By Joe Moore
Over the last week we’ve had a noticeable increase in traffic and comments. This was due to the discussion of a few controversial topics including the use of the F-bomb and the C-bomb in novels. Some of the reactions were interesting, some downright shocking. John G. and I have a phone chat about it and our end conclusion: it’s a big world out there. You can never predict an individual’s reaction, especially when it comes to the use of profanity in the pages of novels.
I must admit I’ve never stopped reading a book because of the use of a single word. Most of the time, when I do stop it’s because the writing sucks. Either the plot was cliché or the characters were two-dimensional or the writing was weak and lazy, or all the other countless reasons people jump ship before the end. But for all the visitors that have visited our cozy little blog lately to comment on these subjects, thank you. Your patronage is appreciated.
So what is the page 69-bomb? Actually, it should say, the page 69 test. I used the word “bomb”as a cheap way to keep your attention. Sorry. The page 69 test is the real topic of my blog today. What is it? A trick to help everyone in choosing a book to read.
Picture yourself standing at the new release table in your local bookstore. You see a bunch of new arrivals. Some authors you’ve heard of, some names are new. How do you choose? According to John Sutherland, author of How to read a novel, you don’t judge a book by its cover.
Dust jackets, blurbs, shoutlines, critics' commendations ("quote whores", as they are called in the video/DVD business) all jostle for the browser's attention. But I recommend ignoring the hucksters' shouts and applying instead the McLuhan test.
Marshall McLuhan, the guru of The Gutenberg Galaxy (1962), recommends that the browser turn to page 69 of any book and read it. If you like that page, buy the book. It works. Rule One, then: browse powerfully and read page 69.
I tried it with a few books on my shelf to see if I was attracted to a book by what I found on page 69. Of course, these were books I’d already read. I was highly skeptical. It sounded more like a gimmick or parlor trick that a true test of a book’s worth. What I wanted to see is if page 69 reflected the story or style or voice of the book. Was it a good sample of things to come? In theory, page 69 should be far enough into a story that it exemplifies the heart of the tale. What I found was that, in just about all cases, the page 69 test worked.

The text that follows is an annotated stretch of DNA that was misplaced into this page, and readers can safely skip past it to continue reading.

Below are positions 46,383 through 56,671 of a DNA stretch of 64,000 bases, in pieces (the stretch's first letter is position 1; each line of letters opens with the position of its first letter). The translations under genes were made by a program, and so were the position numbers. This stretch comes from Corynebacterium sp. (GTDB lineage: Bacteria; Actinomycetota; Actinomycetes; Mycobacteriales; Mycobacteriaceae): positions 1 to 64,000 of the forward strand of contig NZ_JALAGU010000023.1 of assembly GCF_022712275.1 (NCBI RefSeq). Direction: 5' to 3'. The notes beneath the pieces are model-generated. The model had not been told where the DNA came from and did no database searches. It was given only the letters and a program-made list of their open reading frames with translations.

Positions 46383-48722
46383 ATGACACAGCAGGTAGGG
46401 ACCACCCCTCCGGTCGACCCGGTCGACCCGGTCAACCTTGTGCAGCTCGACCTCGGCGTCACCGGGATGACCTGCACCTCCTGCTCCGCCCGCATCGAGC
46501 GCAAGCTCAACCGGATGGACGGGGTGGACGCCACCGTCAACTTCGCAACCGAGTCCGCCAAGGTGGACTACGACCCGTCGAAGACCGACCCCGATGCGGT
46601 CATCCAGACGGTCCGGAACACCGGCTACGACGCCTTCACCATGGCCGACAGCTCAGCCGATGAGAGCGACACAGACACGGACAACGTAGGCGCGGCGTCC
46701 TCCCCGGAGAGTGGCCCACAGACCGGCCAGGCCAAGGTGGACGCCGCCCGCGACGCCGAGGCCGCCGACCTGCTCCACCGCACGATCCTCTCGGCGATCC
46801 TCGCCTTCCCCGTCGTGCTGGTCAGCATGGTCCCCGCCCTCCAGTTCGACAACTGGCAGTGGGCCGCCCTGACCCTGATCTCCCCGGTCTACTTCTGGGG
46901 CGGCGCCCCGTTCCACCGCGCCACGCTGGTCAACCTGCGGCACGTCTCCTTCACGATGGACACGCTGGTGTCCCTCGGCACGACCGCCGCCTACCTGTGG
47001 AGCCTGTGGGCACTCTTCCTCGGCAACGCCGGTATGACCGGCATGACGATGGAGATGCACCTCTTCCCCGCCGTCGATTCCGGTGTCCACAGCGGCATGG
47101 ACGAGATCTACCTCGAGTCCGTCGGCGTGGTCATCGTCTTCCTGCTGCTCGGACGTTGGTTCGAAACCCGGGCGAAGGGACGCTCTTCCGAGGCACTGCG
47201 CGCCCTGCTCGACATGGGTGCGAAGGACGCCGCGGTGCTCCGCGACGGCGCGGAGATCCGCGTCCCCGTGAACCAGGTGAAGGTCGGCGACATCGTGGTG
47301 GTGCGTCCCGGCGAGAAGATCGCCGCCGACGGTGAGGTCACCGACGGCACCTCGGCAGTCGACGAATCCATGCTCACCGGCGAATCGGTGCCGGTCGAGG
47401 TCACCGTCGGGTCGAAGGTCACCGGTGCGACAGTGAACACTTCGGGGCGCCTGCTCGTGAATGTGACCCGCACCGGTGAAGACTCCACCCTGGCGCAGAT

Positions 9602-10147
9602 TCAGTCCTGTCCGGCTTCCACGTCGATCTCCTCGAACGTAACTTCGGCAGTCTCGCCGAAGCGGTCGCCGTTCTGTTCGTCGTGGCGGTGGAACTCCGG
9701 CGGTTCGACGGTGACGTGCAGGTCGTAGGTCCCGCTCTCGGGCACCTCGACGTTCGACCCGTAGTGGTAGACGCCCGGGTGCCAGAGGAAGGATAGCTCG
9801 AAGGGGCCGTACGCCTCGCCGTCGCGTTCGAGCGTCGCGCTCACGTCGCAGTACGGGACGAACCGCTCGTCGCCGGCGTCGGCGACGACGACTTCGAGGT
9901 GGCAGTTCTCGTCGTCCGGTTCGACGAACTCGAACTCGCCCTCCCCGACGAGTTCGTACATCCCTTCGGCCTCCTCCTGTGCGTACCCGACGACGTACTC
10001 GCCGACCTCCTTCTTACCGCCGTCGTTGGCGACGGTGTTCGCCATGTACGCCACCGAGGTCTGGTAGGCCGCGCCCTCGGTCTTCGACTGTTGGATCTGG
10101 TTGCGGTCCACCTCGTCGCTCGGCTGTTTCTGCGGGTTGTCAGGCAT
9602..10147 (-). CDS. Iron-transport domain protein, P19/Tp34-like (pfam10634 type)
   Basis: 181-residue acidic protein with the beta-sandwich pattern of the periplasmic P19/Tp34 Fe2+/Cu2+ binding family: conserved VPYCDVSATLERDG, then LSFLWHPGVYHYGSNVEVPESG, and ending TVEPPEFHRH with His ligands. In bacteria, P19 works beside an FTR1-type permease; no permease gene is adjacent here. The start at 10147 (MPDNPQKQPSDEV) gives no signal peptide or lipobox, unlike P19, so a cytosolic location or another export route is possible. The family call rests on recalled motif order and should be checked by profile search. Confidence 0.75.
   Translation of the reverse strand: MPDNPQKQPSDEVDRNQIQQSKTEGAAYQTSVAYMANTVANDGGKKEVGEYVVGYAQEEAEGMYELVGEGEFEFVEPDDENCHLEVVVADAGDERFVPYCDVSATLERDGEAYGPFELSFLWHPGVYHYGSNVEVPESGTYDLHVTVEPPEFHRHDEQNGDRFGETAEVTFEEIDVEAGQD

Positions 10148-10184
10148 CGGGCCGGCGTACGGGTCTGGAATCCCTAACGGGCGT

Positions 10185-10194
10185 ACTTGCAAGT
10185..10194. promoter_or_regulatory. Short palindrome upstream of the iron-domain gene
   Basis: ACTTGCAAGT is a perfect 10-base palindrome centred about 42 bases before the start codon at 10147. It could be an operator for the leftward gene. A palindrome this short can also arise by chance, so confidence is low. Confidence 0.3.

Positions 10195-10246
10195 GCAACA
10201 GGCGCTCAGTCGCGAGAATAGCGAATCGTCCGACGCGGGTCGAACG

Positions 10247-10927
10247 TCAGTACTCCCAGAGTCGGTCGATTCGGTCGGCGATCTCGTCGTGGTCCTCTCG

After a few of these test cases, I worked up enough courage to do the test on my own books. I started with my current WIP (written with Lynn Sholes). Here’s what’s on page 69 of The Blade Of Abraham:
“Maybe I’ll do it,” I said, immediately thinking I would regret the commitment.
“I’m not going to hold you to it yet.” He nodded toward the half-empty Johnnie Walker bottle sitting on the railing. “I can’t let you make a decision while under the influence.”
“It never stopped you before.” I realized that was uncalled for. “Sorry.” I took a bite of the eggs. “You always were a good omelet maker.”
We sat in silence eating. After the last bite, I was full and totally mellowed out. Of all the people in the world, Kenny was the only one who knew me so well—all my secrets, all my vulnerabilities and fears.
He extended his hand. “Give me your plate. I’ve got a pan of hot soapy water waiting. I’ll drop them in and we can worry about it in the morning.”
I didn’t have much resistance left so I handed over the bare plate. Kenny disappeared for a couple of seconds before rejoining me on the swing. His arm slid around me and it seemed so natural.
“Tired?” he asked.
“Pleasantly.” I leaned my head on his shoulder.
“I’ve missed you, Max.” He lifted my chin and kissed me. Not hard. Just soft and affectionate. Cautiously, as if he might hurt or offend me. And that felt natural, too. “It should have worked out,” I said. “We screwed up.”
“What’s done is done.”
I looked at him. “There were times you made a damn good husband.”
Not exactly a knock-down, drag-out scene from a thriller is it? After all, The Blade Of Abraham is about an attempted detonation of a nuclear device in a major American city and the race to prevent it. Page 69 is the end of a chapter. It involves two people: my main character Maxine and her former husband. Max is a retired federal agent who got shot up pretty bad while on a mission and chose to leave after 20 years as a civilian federal agent with the OSI. Her ex has shown up to ask her to come back to work for the government, something she has no desire to do. It’s only when he tells her why they need her back that she must face the choice of risking all that she has left in life or remain safe and secure in her cozy Colorado mountain hideaway.
The basis of this quiet, serine scene is in fact the basic structure of the entire book. A woman is intrigued by a challenge, decides to take it on only to have her life wrecked down to her emotional bedrock. She has to pull herself back up from the depths, meet the challenge, and overcome everything thrown in her way to save not only her own emotional life but the very real lives of millions of innocent people.
Now that I’ve taken the page 69 challenge, how about the rest of you writers out there. Got the guts to show us your page 69 and determine if it exemplifies the heart of your story? Naturally, if page 69 falls on a page with just a couple of lines, you have permission to post page 68 or 70. But the point I’m trying to determine is, does the page 69 test work on your manuscript or published book? If someone picked up your book and only read page 69, would they want to buy it?
And for the readers out there, how about your favorite (or not so favorite) book. Does the page 69 test work for you? Remember, this is only a test. No actual books will be harmed in the writing of this blog.
THE PHOENIX APOSTLES, coming June 2011
"A compelling page-turner." – Carla Neggers